Tagsubjectivity

The self-deceptive ego

My current excursion into ego theory started from an instance of perspective reversal in which Hillman suggested that “the shadow casts me”, that is, we might understand the ego as a projection from the shadow (in its original Jungian understanding).  But we would be mistaken if we construed this narrowly, as the view that the ego is a projection only from the shadow. In Hillman’s thinking (as in...

Authors and no authors

Loose talk in the mold of “I had a dream” leads us quickly into thinking that the “I” is the author or owner of the events and imagery in the dream — that we “dreamed it all up” in some sense. But there is a world of a difference between, say, a writer making up a conversation between two people and describing it in a novel, and a person having a dream about two people having that same...

Too much centeredness

In my reflections on the language of “having” dreams (fantasies, creative spirit, etc.) I briefly gestured to a certain blind spot in Hillman’s account of how the ego should be “subjected” to the dream (or fantasy etc.) images. There are two interrelated points I made, though in a rather too quick and compressed fashion. So let’s unpack them a little more. We can see where the blind spot is when...

The language of having

If we want to take perspective reversal seriously, we have to revise some of the language we use. Rather than saying, for instance, I “had” a dream (or fantasy) we should say “I was in a dream”; similarly, when we describe our experience, we should say “in my dream I saw …”. In other words, we would speak about our dream experience as if it happened to us when we (metaphorically) went there...

A sidenote on belief in the supernatural

I want to dwell a little longer on the belief in a “supernatural” kind of necessity. My guiding example throughout this series of postings has been Vertigo; and Vertigo shares this characteristic — which I have called an intimation of an inevitability — with other narratives of a certain design, including the “appointment in Samarra” and ancient tragedies such as that of Oedipus, where “[t]hings...

A theory of ghosts: the intimation of an inevitability

In my previous post I did not distinguish sufficiently between two lines of thought I introduced. One, the main topic of that post, was the element of recurrent death; the other (which I should have kept separate) that of inevitability. In my guiding example, the haunting experience in Vertigo, the intimation of an inevitability plays a significant role. In the first half of the film, we get a...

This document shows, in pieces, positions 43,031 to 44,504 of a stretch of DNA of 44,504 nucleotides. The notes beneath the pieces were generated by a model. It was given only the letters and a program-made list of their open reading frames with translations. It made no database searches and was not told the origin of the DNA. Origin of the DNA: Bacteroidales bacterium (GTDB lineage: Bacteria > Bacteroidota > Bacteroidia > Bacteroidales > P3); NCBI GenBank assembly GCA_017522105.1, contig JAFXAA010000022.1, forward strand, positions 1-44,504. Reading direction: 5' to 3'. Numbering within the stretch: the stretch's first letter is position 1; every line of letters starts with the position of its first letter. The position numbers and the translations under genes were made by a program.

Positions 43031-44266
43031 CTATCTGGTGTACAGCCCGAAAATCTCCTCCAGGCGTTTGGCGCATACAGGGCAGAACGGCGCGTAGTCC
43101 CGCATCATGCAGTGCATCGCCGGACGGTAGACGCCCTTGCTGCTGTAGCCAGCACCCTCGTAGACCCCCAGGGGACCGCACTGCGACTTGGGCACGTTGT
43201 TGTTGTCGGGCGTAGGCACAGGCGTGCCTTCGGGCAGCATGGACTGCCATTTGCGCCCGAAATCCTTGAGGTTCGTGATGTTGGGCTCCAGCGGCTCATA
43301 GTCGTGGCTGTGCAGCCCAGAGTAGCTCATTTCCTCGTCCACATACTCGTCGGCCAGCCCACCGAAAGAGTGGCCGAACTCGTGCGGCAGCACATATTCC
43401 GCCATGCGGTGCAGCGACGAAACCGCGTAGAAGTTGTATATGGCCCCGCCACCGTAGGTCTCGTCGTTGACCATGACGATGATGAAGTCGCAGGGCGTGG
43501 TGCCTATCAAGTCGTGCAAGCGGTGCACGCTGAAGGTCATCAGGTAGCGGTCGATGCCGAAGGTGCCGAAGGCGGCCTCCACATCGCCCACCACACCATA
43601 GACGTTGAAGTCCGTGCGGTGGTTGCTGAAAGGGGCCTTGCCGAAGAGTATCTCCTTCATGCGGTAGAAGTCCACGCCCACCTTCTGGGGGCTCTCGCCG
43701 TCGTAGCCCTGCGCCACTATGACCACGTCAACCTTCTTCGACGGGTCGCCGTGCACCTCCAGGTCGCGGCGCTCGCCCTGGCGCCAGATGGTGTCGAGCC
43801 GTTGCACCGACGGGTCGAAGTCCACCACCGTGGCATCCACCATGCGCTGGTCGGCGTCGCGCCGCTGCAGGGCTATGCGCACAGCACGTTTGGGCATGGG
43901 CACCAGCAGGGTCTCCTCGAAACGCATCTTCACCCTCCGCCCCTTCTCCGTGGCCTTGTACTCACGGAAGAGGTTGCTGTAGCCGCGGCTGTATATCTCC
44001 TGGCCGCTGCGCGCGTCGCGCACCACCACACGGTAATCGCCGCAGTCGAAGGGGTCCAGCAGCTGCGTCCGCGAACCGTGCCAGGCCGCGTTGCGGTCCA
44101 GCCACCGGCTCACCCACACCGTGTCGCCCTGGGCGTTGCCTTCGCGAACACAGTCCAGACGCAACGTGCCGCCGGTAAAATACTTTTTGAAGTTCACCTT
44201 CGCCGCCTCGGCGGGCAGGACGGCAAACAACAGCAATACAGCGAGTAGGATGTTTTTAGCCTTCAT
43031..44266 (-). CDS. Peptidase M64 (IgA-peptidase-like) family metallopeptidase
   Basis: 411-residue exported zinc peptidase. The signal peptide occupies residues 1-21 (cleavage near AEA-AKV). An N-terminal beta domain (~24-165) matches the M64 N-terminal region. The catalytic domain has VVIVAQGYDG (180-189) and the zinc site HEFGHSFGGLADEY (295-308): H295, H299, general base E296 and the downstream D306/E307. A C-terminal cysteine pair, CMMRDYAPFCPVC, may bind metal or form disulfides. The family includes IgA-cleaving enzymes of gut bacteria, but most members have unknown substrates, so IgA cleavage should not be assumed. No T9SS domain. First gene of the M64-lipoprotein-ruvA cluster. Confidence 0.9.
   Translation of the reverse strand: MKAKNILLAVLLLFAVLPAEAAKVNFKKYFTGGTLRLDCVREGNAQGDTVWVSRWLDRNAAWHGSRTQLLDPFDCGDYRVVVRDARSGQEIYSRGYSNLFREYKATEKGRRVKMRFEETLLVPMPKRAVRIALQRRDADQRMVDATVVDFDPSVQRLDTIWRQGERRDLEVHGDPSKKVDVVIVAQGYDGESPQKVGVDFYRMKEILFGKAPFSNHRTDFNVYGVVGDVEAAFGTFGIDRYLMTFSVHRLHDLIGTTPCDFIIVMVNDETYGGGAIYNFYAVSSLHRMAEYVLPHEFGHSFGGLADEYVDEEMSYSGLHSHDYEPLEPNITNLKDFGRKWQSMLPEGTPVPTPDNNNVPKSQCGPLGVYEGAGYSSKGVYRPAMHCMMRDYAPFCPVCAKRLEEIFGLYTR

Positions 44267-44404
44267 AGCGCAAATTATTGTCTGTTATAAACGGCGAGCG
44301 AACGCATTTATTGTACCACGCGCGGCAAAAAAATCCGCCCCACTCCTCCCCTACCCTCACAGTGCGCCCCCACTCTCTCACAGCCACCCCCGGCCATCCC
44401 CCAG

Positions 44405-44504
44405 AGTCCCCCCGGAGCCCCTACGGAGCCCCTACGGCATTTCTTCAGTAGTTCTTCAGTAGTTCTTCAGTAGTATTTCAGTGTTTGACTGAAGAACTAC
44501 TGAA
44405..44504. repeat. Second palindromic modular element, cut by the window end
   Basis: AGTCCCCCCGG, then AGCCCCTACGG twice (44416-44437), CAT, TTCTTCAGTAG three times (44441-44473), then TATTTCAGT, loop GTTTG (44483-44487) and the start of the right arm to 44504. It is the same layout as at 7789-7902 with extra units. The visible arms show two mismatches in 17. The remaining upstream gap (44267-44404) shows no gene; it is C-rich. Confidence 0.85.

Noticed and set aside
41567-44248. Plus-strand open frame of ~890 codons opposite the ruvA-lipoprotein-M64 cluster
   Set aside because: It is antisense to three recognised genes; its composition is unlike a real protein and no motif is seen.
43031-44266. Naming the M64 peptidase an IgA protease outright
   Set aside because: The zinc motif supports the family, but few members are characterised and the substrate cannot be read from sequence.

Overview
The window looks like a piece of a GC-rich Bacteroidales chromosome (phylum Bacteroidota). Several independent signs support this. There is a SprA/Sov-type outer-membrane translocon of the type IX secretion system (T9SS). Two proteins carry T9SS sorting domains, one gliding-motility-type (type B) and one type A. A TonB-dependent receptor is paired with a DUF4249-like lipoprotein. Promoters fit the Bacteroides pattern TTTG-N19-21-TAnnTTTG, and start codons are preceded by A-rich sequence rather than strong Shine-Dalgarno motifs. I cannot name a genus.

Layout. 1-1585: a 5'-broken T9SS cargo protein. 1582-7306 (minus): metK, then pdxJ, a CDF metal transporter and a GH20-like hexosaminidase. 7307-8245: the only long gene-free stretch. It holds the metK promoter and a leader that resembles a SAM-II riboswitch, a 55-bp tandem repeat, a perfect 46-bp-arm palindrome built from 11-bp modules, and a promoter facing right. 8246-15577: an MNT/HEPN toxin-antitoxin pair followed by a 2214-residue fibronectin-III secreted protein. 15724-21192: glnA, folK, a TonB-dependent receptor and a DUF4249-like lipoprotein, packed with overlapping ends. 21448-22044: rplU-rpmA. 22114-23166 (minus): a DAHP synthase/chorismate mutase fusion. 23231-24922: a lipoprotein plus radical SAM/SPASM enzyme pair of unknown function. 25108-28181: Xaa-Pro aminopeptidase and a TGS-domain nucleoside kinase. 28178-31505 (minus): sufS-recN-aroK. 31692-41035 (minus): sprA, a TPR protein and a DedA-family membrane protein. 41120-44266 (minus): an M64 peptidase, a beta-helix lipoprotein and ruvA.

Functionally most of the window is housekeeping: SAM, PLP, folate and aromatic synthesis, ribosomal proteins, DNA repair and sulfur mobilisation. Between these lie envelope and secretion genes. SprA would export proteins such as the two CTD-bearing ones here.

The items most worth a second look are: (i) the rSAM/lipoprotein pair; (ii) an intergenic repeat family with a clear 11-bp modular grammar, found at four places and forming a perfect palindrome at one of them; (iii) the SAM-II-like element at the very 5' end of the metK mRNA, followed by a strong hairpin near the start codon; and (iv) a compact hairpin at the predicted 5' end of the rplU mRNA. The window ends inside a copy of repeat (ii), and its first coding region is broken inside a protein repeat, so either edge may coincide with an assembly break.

A theory of ghosts: note on methodology

When I left off this line of thought in my previous post, I concluded that ghosts are a different sort of thing than persons. They are better seen as psychological patterns, appearing in a narrative around a personification. 3. Now all this talk about psychological “patterns” may sound a little vague. Patterns are forms or dynamics that occur repeatedly (and recognizably so). But whether we see a...

A theory of ghosts: hauntings

When I was in my late teens, I became hauted by a ghost. The experience was sudden and hit me unexpectedly. After a while, it faded away. But then it popped up again irregularly over the course of several years: whenever that happened, it was suddenly entirely present in bright, nuanced images and invariably gave me shudders of a peculiar and very intense quality. To this day, I’m not entirely...

More on synchronicities and the world-person direction

In my previous post, I have contrasted interactions that run in the person-world direction (actions and behavior) with those that run in the world-person direction (perceptions); and I have noted that interactions of both kinds can be taken over by unconscious forces: behavior can be disrupted or hijacked, and similarly (though perhaps more rarely) so can perceptions. Synchronicities can be seen...

Projections, patterns, and depth

In our lived experience we navigate both an external world of objects and a subjective stream of psychological states. This is how the surface of reality presents itself to us. But both the external world of objects and the subjective stream of psychological states have a certain depth to them: they exhibit recurring patterns.

Leif Frenzel is a writer and independent researcher. He has a background in philosophy, literature, music, and information technology. His recent interest is Jungian psychology, especially synchronicities and the relationship between consciousness and the unconscious.

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